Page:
Wednesday, July 16, 2014

Student of note: Dedication pays off for Grossmont College student Riyam Mansoor

Riyam Mansoor
Grossmont College student Riyam Mansoor knew she eventually would be coming to America after leaving Iraq with her family for Turkey in 2008. Too young to work and unable to attend school, “I just stayed at home and watched a lot of English-speaking shows, listened to a lot of American songs and I tried to write only in English in my journal,” Mansoor said. “I wanted to be ready.”

 Her dedication has paid off. Mansoor served in the spring as president of the Grossmont College EOPS Club, vice president of the Inter Club Council and chair of a student government election committee. In June, Mansoor graduated with an associate of arts degree in University Studies: Social & Behavioral Sciences, racking up a 3.94 GPA along the way. She has been accepted to UC San Diego and plans to study political science at the La Jolla campus en route to a career in international humanitarian law.

Mansoor’s accomplishments earned her recent recognition as a Student of Note, a designation bestowed upon those who have overcome a plethora of challenges to reach their educational goals.

Associate Professor Todd Myers called Riyam an “exceedingly bright and inquisitive student.” She also speaks fluent French, Arabic and English. And she is dedicated to upholding the rights of the oppressed.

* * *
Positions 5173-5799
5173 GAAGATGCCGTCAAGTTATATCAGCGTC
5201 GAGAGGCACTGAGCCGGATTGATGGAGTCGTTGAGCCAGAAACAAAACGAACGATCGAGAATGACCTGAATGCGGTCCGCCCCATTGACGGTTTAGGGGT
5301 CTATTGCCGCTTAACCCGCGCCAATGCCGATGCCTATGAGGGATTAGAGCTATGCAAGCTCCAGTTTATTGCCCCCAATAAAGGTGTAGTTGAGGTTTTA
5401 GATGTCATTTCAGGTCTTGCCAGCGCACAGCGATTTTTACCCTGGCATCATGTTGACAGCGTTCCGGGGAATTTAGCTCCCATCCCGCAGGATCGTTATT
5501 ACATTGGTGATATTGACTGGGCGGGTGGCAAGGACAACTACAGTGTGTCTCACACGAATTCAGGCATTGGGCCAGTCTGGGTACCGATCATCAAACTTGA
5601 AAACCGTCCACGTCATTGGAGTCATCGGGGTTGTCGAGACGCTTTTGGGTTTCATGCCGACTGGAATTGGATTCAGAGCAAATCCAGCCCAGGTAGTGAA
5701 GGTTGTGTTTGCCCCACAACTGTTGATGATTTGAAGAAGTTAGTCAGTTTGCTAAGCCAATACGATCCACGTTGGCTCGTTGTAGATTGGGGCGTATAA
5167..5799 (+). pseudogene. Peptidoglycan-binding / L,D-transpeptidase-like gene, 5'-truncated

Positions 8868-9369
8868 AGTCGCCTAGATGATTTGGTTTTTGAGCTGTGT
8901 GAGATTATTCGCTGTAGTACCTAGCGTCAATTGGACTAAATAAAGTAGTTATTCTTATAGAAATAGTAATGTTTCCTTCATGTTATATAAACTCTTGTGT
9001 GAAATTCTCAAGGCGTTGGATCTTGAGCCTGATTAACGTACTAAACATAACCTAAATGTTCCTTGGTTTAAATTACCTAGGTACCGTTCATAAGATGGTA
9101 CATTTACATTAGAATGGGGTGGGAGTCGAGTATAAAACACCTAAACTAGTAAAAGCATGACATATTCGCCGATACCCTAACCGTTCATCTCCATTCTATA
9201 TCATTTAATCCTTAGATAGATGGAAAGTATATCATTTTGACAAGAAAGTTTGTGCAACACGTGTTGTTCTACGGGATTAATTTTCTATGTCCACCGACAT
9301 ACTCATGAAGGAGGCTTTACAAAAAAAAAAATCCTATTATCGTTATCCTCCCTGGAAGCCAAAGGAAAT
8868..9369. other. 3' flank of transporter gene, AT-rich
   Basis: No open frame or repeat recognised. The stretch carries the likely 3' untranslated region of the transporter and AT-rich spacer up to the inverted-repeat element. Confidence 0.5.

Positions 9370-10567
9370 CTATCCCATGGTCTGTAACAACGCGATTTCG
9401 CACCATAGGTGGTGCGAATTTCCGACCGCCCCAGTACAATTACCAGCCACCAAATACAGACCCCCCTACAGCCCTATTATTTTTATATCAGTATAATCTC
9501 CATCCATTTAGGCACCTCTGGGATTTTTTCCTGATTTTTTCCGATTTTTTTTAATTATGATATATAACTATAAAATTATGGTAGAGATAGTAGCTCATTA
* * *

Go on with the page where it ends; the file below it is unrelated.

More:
“At an early age, she has had to stand up for her parents and defend them from discrimination because they were not able to speak English,” wrote EOPS counselor Pearl Lopez.

Mansoor, 20, was born in Baghdad but left for the relative safety of Telesquf in the northern reaches of Iraq before the war began. When she was 14 years old, she left with her family for Turkey. Some 13 months later, the family was in El Cajon.

Mansoor enrolled at Grossmont High School as a sophomore and was placed in an advanced ESL class. By her senior year, she was taking AP courses.

The work was challenging. Because she enrolled as a sophomore, Mansoor had to finish in three years the classes that other students had four years to take. She also endured her share of abuse.

“A lot of people would say, `Go back to your country. We don’t want you here. And some people would shove you.’ ”

Eventually, she joined a campus organization called United Friends of America that brought various cultures and ethnicities together to meet and take part in activities.

When it came time for college, she eyed Grossmont, where she became involved with the EOPS program and found a strong network of support.

“Most of my success at Grossmont College was because of the EOPS program,” Mansoor said. “The counselors, everybody, really care about your well being.”

Grossmont College continues to play a key role for other members of the family. Mansoor’s mother is studying at the college while working as a clerk in the Tutoring Center, and a younger sister, who just graduated from Grossmont High School, has enrolled at Grossmont College for the fall semester.

“I really believe in Grossmont College,” Mansoor said. “I really feel that community colleges in general are underappreciated.”